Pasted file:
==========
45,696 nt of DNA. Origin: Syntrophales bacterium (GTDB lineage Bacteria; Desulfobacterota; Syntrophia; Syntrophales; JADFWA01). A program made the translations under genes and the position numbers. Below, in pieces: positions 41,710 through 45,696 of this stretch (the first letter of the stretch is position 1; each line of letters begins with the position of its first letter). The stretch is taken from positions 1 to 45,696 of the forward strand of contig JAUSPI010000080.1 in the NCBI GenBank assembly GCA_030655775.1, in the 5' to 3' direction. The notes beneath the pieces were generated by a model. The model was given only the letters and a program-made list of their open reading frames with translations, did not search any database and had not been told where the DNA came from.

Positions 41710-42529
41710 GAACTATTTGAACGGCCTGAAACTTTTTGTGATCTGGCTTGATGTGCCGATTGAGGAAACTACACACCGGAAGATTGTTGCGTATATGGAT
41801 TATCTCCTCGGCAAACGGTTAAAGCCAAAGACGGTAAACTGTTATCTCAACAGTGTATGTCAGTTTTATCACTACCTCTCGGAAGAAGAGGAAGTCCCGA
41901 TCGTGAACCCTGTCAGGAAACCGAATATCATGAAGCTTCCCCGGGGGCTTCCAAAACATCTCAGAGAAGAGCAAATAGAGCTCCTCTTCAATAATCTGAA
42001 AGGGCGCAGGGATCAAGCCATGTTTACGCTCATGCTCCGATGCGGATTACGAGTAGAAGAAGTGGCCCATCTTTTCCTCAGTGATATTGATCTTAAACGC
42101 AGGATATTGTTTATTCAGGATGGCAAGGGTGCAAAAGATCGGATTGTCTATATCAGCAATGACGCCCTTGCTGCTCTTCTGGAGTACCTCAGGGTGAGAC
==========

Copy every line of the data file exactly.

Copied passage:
45,696 nt of DNA. Origin: Syntrophales bacterium (GTDB lineage Bacteria; Desulfobacterota; Syntrophia; Syntrophales; JADFWA01). A program made the translations under genes and the position numbers. Below, in pieces: positions 41,710 through 45,696 of this stretch (the first letter of the stretch is position 1; each line of letters begins with the position of its first letter). The stretch is taken from positions 1 to 45,696 of the forward strand of contig JAUSPI010000080.1 in the NCBI GenBank assembly GCA_030655775.1, in the 5' to 3' direction. The notes beneath the pieces were generated by a model. The model was given only the letters and a program-made list of their open reading frames with translations, did not search any database and had not been told where the DNA came from.

Positions 41710-42529
41710 GAACTATTTGAACGGCCTGAAACTTTTTGTGATCTGGCTTGATGTGCCGATTGAGGAAACTACACACCGGAAGATTGTTGCGTATATGGAT
41801 TATCTCCTCGGCAAACGGTTAAAGCCAAAGACGGTAAACTGTTATCTCAACAGTGTATGTCAGTTTTATCACTACCTCTCGGAAGAAGAGGAAGTCCCGA
41901 TCGTGAACCCTGTCAGGAAACCGAATATCATGAAGCTTCCCCGGGGGCTTCCAAAACATCTCAGAGAAGAGCAAATAGAGCTCCTCTTCAATAATCTGAA
42001 AGGGCGCAGGGATCAAGCCATGTTTACGCTCATGCTCCGATGCGGATTACGAGTAGAAGAAGTGGCCCATCTTTTCCTCAGTGATATTGATCTTAAACGC
42101 AGGATATTGTTTATTCAGGATGGCAAGGGTGCAAAAGATCGGATTGTCTATATCAGCAATGACGCCCTTGCTGCTCTTCTGGAGTACCTCAGGGTGAGAC